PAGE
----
Thousands of dead fish along the Texas Gulf Coast; red tide algae confirmed to be the cause

A red tide algae bloom is killing fish. The same algae can cause respiratory issues in humans. Do not eat raw shellfish during red tide, it could be deadly.

BRAZORIA COUNTY, Texas - Red tide algae has been confirmed along the Texas Coast and is causing thousands of fish to wash up dead onshore.

Swimmers at Quintana Beach Monday in Brazoria County immediately noticed dead fish scattered across the beach.

"It’s one big, long graveyard all the way down the shore on Quintana Beach," said Luis Angel.


According to Texas Parks and Wildlife Department (TPWD), the presence of red tide on the upper coast was first confirmed at a red tide monitoring station near Freeport about 3 weeks ago. Since then, low to moderate concentrations of red tide have been detected near Freeport and the Texas City Dike. In addition, the bloom is suspected to be responsible for killing thousands of fish at San Luis Pass, Surfside Beach, and the Quintana/Freeport Channel.

"This will get most fish nearby," said Bryan Frazier, Parks Director for Brazoria County.  "We’re seeing some dead sharks and other fish wash on shore."

Red tide is naturally occurring, deadly to fish, irritant to humans

The microalgae that cause red tide (Karenia brevis) is a naturally occurring organism that produces a toxin affecting the central nervous system of fish, causing paralysis and the inability to breathe.  As a result, red tide blooms often result in dead fish washing up on Gulf beaches. When red tide algae reproduce in dense concentrations or "blooms," they are visible as discolored patches of water, often reddish in color.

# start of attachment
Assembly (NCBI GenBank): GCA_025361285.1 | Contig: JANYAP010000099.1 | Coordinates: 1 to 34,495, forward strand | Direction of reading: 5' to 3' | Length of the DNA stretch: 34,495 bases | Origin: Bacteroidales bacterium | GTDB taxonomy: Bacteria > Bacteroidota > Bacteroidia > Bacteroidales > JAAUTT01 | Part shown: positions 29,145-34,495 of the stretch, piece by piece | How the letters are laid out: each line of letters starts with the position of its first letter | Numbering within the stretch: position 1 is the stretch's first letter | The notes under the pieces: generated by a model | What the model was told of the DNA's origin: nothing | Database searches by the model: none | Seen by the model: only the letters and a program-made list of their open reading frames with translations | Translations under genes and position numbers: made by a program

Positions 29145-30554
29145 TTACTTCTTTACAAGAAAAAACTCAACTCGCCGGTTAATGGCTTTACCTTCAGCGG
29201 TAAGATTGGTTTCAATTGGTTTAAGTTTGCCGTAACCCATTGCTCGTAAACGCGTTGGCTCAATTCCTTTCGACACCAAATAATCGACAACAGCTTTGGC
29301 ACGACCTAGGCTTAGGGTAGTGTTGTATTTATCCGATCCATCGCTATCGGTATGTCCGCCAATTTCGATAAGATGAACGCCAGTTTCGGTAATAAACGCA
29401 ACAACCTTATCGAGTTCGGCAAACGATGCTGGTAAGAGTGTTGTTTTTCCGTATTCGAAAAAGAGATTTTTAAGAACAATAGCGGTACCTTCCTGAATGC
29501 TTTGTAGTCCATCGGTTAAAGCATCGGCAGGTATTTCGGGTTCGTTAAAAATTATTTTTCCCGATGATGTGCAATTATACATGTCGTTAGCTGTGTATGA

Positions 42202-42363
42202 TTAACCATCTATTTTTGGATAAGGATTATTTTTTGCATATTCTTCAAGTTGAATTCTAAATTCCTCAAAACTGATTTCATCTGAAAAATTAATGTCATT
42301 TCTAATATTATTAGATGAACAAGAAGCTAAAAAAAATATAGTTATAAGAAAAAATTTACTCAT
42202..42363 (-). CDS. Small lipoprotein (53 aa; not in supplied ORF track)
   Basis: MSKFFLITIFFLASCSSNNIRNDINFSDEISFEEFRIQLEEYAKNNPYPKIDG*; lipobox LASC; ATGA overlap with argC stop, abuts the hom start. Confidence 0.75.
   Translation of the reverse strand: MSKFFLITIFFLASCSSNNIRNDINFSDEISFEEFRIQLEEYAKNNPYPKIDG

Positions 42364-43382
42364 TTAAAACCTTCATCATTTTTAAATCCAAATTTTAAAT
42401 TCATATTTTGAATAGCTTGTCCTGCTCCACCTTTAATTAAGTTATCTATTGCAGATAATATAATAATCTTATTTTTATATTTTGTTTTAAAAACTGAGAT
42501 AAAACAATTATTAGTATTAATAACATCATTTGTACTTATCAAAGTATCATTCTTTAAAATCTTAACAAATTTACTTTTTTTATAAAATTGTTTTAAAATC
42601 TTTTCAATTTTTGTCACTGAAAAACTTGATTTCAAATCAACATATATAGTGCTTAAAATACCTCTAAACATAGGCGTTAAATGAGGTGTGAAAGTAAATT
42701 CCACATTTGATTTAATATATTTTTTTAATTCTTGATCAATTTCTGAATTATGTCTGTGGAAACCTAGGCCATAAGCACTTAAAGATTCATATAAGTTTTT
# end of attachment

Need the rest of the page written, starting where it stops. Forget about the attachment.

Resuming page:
"These toxins can actually aerosolize," said Frazier.  "They’ll get up into the air.  You’ll see people with sinus issues, sneezing, and coughing."

Beachgoers at Quintana Monday say they immediately noticed something unusual in the air.

"Once we opened the door to the car, everybody started coughing and sneezing," said Celeste Lopez.

"The moment we got out of the car, [we] started coughing and sneezing," said Angel.  "It was very noticeable."

People who are near the water during red tide may experience irritation of the eyes, nose and throat, as well as coughing, wheezing and shortness of breath. People with an existing respiratory illness, such as asthma, may experience these symptoms more severely.  If you have concerns or questions about human health effects of red tide or symptoms you are experiencing, consult a physician.


Texas was last impacted by a red tide in 2018 which occurred along the upper and middle coast of the state.

Can I go to the beach during red tide?

Officials say it’s still safe to eat fish caught during a red tide.  However, the same can’t be said about oysters.  In addition, the dead sea life found along the beach during a red tide can be hazardous to eat.

Experts aren’t sure how long the red tide will impact Texas beaches but believe it’s moving southwest.